In the current project, we will leverage the availability of large collections of omics data, to pinpoint key determinants underlying intolerance to duplication. Obtaining a deep understanding in a widespread evolutionary process such as gene duplication will have wide-ranging applications from understanding the role of duplication in adaptation to understanding how it can impact plant fitness.

Profile of the candidate

  • The applicant should have a master’s degree in biology, bio-technology, bio-engineering (or equivalent) or will have obtained this degree by the start of appointment, which is January 2020.
  • A strong interest in evolutionary biology is required and experience in bioinformatics is essential.
  • Good knowledge of programming/scripting and statistics is required. Very good command of the
  • English language, and good communication skills, oral and in writing, are essential.

How to apply?

Motivated candidates are asked to apply online. Your application should include a detailed CV, a cover letter (max. 2 pages, including your research interests and motivation to apply) and contact information of two referees. All documents should be merged into a single PDF.

4) One PhD student will conduct academic research (full-time) in the field of insect genomics and epigenetics. Starting January 2020.

Project

Economically devastating locust swarms result from an extreme type of ‘phenotypic plasticity’. Depending on population density, the locust genome can manifest as one of two very different phenotypic outcomes: a lone-living solitarious phase or a swarming gregarious phase. Gregarious behavior can arise within hours of crowding, and is soon consolidated to keep locust swarms together. Recent work strongly implicates epigenetic changes in neural DNA methylation in this consolidation.

We aim to unravel the role of DNA methylation in both the consolidation and the loss of gregarious behavior in desert locusts. We aim to bridge two seemingly unrelated research challenges: elucidating how social experiences accumulate over a lifetime to affect behavior; and finding novel ways for disbanding locust swarms by destabilizing consolidated swarming behavior.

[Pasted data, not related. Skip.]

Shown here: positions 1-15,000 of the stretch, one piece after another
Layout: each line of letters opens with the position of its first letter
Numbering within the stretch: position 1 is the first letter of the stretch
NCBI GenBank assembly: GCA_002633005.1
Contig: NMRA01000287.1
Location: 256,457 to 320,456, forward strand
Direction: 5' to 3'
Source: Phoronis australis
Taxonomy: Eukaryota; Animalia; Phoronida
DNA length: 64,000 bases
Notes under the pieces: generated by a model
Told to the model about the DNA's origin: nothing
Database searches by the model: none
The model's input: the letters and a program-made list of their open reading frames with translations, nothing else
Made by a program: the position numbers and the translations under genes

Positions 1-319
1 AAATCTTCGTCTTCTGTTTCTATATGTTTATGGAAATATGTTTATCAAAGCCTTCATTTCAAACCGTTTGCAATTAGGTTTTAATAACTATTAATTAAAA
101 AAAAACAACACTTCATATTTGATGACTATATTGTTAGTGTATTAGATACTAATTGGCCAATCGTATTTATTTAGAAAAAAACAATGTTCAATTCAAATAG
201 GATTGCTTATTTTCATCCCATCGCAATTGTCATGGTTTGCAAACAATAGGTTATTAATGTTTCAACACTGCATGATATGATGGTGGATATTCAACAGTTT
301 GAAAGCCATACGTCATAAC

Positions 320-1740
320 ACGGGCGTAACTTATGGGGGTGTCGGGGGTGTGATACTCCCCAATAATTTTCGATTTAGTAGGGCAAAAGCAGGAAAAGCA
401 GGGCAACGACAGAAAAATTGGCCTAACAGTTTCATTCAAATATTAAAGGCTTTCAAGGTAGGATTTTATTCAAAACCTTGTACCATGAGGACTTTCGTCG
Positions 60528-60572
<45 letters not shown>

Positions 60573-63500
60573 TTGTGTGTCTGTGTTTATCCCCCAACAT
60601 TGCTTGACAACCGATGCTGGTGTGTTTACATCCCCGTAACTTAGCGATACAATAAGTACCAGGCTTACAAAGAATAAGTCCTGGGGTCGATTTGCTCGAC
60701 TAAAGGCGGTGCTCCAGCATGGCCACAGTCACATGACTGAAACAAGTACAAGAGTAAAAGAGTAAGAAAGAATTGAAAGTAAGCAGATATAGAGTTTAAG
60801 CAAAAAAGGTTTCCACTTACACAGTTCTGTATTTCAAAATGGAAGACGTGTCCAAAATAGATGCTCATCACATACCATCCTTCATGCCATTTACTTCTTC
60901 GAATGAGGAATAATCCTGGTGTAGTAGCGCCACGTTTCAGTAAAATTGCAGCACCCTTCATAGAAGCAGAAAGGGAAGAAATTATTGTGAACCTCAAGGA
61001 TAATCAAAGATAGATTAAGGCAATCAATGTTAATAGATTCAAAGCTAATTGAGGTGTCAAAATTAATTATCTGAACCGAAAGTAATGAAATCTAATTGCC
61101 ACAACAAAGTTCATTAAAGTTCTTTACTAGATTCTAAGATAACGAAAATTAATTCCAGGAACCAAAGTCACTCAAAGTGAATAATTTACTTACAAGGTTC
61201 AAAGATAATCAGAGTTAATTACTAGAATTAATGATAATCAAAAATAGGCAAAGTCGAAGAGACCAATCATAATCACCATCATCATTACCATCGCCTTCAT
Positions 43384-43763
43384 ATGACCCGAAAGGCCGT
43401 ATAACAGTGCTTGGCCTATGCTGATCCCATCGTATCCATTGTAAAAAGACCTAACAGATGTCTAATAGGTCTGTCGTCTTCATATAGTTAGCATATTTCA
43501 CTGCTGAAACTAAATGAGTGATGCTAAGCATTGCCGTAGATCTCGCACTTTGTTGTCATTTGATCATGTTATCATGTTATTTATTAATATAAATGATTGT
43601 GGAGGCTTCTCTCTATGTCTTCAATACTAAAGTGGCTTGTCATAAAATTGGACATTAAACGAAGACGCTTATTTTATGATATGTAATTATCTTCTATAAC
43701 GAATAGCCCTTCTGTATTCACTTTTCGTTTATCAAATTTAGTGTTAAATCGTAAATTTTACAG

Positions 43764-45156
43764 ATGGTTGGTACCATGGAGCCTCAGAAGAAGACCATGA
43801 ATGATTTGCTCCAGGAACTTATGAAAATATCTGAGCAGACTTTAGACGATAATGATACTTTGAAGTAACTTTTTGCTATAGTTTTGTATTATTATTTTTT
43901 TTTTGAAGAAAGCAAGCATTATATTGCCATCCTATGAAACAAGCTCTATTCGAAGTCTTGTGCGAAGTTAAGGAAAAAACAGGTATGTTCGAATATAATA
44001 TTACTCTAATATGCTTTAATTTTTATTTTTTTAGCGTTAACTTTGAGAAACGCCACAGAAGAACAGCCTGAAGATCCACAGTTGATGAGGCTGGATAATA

This multidisciplinary project combines behavioral analyses with transcriptomics, methylomics, confocal brain imaging, advanced bioinformatics and manipulation of the methylation patterns to:

1) identify the genes that undergo changes in DNA methylation and expression upon crowding;

2) determine whether crowding and isolation engage the same molecular mechanisms;

3) compare DNA methylation between locusts and other organisms; and

4) destabilize the onset and maintenance of the swarming phenotype.

Profile of the candidate

  • The applicant should have a master’s degree in biology, bio-technology, bio-engineering (or equivalent) or will have obtained this degree by the start of appointment, which is January 2020.
  • A strong interest in genomics and in integrating different omics data is required.
  • Experience in bioinformatics and good knowledge of programming/scripting and statistics is essential.
  • Very good command of the English language, and good communication skills, oral and in writing, are essential.

How to apply?

Interested candidates should apply online. Your application should include a detailed CV, a cover letter (max. 2 pages, including your research interests and motivation to apply) and contact information of two referees. All documents should be merged into a single PDF.

Please apply via recruiter’s website.